T cell/B cell interactions in primary immunodeficiencies
Regulated interactions between cells of the immune system facilitate the generation of successful immune responses, thereby enabling efficient neutralization and clearance of pathogens, and the establishment of both cell and humoral-mediated immunological memory. The corollary of this is that impediments to efficient cell-cell interactions compromise the differentiation and effector function of immune cells, underlying the clinical features of, and disease pathogenesis in, primary immunodeficiencies. These defects manifest as impaired long-term humoral immunity and susceptibility to infection with specific pathogens in affected individuals. In this review, we discuss the importance of, and requirements for, effective interactions between B cells and T cells during the formation of CD4+ T follicular helper cells and the elicitation of cytotoxic function of virus-specific CD8+ T cells, and how these processes are abrogated in primary immunodeficiencies due to loss-of function mutations in defined genes.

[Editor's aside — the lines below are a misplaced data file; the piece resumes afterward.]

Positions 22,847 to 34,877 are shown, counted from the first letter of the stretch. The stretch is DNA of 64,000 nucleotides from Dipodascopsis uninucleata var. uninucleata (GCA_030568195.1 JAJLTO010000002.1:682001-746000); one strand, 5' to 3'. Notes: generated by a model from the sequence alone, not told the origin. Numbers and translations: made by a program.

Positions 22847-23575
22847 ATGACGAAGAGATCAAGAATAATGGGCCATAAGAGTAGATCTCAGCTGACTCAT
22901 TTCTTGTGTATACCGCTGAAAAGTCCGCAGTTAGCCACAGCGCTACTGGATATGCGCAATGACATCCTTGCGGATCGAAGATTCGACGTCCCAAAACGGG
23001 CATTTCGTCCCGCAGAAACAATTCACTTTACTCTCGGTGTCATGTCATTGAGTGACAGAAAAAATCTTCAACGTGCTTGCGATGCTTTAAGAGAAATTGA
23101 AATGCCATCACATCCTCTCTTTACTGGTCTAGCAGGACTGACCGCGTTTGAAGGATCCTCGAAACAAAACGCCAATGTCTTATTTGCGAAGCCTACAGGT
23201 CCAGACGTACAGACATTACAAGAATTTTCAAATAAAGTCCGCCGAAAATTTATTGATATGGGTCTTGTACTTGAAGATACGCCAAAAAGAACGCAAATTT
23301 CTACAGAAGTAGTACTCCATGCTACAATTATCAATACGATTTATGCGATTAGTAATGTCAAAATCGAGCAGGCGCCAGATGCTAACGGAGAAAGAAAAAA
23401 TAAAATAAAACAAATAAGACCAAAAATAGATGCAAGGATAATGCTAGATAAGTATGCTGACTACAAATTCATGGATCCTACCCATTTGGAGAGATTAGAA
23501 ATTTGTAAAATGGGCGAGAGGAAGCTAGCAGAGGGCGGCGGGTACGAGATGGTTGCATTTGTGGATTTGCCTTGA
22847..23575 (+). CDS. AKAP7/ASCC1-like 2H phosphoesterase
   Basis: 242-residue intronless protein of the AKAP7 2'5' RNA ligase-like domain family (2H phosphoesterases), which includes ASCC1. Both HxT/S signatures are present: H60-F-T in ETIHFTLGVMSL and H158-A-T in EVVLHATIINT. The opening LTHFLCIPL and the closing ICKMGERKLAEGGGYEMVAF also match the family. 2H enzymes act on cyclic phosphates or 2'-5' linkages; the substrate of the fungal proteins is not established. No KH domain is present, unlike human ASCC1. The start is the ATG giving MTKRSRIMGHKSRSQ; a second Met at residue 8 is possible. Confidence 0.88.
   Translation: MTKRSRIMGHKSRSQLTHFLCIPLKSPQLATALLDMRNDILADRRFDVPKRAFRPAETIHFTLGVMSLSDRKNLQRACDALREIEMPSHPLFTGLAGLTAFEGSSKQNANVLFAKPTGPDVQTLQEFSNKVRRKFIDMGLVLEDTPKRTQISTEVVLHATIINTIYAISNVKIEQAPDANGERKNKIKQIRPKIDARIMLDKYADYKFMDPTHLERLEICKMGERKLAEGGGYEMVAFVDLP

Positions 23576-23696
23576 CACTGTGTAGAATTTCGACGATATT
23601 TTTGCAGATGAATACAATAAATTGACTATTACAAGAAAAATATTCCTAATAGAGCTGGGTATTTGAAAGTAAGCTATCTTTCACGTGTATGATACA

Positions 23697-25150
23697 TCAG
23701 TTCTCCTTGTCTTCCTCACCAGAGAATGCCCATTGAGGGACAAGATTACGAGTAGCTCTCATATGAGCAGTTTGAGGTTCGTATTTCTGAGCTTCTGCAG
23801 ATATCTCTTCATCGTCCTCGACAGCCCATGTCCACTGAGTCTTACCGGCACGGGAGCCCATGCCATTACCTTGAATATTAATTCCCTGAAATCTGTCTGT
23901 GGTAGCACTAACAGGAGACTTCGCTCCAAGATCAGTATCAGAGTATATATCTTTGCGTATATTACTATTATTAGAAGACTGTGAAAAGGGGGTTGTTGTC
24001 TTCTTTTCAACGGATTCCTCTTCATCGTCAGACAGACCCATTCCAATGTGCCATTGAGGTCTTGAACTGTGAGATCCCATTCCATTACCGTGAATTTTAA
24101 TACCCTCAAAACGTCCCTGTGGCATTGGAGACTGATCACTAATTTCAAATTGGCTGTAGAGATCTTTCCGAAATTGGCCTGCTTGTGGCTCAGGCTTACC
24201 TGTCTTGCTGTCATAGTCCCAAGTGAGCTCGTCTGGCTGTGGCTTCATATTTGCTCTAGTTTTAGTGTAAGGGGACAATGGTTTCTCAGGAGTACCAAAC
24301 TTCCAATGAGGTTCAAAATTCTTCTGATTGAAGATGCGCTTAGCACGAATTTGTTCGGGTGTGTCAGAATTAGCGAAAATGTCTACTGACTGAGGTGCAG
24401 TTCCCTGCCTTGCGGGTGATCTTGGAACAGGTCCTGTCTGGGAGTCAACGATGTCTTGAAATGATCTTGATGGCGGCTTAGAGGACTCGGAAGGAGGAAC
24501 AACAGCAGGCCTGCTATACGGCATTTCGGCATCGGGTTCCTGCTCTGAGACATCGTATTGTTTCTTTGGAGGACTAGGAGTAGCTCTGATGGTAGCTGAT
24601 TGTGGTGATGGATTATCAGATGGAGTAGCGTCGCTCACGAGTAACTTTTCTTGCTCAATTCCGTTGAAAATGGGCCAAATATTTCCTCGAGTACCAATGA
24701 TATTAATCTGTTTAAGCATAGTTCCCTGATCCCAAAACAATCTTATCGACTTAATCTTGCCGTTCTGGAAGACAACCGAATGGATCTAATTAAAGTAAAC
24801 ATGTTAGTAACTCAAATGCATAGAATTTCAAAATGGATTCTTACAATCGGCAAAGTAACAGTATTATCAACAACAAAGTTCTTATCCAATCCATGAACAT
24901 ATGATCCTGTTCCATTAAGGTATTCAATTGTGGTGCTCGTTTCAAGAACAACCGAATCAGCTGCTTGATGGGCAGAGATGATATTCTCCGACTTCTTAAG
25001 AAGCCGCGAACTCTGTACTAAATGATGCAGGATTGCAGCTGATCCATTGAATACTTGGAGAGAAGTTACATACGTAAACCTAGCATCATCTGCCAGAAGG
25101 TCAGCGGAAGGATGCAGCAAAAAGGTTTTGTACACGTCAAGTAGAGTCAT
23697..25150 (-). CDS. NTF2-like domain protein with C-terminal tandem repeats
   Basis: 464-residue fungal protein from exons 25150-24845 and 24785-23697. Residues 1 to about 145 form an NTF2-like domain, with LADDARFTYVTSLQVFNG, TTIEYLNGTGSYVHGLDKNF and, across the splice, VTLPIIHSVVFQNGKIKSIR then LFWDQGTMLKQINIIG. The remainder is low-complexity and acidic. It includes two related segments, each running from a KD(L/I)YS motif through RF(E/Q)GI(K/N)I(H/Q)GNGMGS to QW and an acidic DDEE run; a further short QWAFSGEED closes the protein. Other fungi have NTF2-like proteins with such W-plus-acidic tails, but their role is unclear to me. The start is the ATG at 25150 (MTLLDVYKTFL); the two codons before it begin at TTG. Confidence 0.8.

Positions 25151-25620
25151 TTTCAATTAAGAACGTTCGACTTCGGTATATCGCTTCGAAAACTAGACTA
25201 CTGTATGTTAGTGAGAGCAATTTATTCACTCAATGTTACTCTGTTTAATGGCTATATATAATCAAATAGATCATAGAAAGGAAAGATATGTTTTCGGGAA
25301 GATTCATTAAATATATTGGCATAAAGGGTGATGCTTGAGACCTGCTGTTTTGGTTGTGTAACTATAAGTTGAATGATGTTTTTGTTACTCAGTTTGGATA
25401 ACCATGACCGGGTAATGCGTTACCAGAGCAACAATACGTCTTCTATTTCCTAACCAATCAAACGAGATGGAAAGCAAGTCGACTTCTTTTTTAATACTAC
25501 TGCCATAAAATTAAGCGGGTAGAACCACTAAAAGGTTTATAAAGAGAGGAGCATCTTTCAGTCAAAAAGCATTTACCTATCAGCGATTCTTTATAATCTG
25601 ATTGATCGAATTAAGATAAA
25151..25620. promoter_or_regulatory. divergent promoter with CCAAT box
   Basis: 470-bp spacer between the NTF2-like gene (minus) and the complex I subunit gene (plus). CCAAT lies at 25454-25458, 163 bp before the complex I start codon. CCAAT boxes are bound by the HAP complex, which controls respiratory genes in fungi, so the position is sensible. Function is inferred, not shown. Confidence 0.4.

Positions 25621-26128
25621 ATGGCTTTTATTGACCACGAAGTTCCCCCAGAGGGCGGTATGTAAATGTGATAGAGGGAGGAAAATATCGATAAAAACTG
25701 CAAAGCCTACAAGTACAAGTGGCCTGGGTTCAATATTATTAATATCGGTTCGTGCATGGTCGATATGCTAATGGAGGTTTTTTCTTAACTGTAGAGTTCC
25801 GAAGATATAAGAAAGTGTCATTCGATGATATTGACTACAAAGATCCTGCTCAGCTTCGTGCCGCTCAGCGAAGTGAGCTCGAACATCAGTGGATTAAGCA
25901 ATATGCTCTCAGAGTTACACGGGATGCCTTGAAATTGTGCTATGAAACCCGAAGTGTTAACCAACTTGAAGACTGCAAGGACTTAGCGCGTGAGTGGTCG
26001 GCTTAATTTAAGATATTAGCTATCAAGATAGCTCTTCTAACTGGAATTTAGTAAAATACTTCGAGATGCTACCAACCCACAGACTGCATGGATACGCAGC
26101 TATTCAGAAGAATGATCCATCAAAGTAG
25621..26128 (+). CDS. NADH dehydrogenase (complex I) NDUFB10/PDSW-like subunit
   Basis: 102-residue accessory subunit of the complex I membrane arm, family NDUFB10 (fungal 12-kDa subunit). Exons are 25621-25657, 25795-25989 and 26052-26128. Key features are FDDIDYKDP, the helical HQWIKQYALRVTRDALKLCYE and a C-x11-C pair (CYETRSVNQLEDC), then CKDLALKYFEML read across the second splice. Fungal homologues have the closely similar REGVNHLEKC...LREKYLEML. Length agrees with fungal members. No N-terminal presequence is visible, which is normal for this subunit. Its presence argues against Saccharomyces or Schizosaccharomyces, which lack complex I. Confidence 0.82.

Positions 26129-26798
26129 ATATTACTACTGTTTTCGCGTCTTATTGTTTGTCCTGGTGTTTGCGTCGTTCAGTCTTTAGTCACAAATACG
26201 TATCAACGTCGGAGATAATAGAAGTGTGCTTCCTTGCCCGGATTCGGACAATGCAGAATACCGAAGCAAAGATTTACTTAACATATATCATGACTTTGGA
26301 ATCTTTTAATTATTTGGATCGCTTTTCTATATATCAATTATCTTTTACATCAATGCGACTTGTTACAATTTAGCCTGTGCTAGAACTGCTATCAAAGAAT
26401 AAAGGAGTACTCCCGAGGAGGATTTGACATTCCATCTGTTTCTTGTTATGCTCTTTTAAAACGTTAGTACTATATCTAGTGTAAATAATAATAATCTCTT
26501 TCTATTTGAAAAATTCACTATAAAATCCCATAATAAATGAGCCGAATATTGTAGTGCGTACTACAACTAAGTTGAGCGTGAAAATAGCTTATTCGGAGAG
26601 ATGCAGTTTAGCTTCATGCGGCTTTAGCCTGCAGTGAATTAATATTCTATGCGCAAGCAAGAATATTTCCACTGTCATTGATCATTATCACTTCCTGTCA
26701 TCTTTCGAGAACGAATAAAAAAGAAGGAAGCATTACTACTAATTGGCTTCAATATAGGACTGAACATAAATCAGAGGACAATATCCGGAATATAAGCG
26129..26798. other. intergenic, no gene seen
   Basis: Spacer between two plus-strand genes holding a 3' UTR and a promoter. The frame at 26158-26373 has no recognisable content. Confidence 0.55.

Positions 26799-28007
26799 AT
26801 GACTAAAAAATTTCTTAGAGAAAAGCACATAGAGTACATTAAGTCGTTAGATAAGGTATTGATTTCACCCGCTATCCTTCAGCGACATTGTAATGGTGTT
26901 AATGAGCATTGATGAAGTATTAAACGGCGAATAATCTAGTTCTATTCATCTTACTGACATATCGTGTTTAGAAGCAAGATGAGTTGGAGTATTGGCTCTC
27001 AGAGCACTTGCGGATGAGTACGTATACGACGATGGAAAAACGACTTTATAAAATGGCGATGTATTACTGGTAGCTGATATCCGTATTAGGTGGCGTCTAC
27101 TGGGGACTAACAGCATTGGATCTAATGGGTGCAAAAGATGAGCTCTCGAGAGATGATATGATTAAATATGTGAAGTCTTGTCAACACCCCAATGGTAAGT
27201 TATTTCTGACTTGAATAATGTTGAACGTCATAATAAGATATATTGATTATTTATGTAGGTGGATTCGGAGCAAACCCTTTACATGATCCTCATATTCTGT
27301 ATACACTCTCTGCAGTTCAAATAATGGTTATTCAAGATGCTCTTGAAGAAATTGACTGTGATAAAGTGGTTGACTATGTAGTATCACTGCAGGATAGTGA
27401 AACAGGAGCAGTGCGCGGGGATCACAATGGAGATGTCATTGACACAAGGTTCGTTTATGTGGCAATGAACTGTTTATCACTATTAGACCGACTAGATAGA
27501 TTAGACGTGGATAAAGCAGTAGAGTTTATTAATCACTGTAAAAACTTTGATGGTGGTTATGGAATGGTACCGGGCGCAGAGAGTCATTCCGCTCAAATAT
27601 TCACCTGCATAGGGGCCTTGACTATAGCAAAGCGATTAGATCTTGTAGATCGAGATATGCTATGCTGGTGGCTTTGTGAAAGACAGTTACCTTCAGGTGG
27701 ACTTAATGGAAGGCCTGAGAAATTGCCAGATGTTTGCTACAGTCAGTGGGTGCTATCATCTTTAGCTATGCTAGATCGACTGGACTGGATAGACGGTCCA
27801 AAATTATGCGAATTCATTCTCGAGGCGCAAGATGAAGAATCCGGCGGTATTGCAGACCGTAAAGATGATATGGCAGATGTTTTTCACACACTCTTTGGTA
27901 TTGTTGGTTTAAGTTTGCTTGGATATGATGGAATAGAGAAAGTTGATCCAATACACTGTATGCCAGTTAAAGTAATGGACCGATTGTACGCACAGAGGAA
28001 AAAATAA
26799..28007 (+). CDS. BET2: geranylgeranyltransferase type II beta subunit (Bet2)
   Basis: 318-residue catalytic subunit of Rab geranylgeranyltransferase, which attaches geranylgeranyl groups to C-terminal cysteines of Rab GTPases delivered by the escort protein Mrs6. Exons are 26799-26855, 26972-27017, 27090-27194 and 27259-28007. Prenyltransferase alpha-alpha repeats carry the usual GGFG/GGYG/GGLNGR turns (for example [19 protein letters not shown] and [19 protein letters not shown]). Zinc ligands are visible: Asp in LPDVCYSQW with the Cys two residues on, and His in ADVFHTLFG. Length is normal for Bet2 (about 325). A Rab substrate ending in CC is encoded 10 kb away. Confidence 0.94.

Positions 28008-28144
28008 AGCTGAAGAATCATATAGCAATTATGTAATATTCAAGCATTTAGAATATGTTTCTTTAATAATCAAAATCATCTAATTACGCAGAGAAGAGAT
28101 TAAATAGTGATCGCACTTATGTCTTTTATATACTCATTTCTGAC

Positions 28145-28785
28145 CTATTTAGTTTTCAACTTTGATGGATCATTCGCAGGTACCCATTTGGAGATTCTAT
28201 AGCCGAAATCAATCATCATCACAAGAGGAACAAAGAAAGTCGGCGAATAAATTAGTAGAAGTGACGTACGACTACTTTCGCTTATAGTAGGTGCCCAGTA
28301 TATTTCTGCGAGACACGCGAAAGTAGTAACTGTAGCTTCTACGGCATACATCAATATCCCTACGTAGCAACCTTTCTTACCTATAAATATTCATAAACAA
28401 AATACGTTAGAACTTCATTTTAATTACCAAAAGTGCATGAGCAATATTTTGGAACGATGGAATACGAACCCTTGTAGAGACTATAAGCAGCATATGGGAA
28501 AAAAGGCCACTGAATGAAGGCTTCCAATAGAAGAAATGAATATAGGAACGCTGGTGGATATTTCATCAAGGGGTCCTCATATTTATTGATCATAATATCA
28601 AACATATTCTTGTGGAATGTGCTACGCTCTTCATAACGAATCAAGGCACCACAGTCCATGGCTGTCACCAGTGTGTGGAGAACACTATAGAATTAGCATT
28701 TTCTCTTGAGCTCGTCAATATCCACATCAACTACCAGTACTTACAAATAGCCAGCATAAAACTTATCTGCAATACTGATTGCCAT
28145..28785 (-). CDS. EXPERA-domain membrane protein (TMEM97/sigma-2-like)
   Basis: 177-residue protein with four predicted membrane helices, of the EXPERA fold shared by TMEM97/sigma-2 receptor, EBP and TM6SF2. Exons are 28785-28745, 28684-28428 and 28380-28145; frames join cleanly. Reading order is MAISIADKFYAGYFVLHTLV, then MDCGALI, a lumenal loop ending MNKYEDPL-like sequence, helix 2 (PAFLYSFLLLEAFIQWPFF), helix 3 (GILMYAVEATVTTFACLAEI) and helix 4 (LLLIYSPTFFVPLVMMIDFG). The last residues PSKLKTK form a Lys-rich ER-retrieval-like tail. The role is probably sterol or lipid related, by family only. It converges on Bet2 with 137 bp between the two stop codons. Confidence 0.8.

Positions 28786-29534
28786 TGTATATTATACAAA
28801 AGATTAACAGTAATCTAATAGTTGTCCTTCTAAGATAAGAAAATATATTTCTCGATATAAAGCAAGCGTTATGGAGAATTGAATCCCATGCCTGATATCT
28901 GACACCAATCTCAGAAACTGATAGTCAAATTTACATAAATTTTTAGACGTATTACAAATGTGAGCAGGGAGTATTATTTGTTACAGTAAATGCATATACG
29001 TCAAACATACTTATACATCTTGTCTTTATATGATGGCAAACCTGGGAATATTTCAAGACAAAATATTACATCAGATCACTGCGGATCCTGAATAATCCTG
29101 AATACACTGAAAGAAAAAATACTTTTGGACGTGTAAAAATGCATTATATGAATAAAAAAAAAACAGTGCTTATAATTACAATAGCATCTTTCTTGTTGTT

|Authors||Tangye, S.G; Deenick, E.K; Palendira, U.; Ma, C.S:|
|Responsible Garvan Author|
|Publisher Name||Annals of the New York Academy of Sciences|
|URL link to publisher's version||http://www.ncbi.nlm.nih.gov/pubmed/22288566|
|OpenAccess link to author's accepted manuscript version||https://publications.gimr.garvan.org.au/open-access/11176|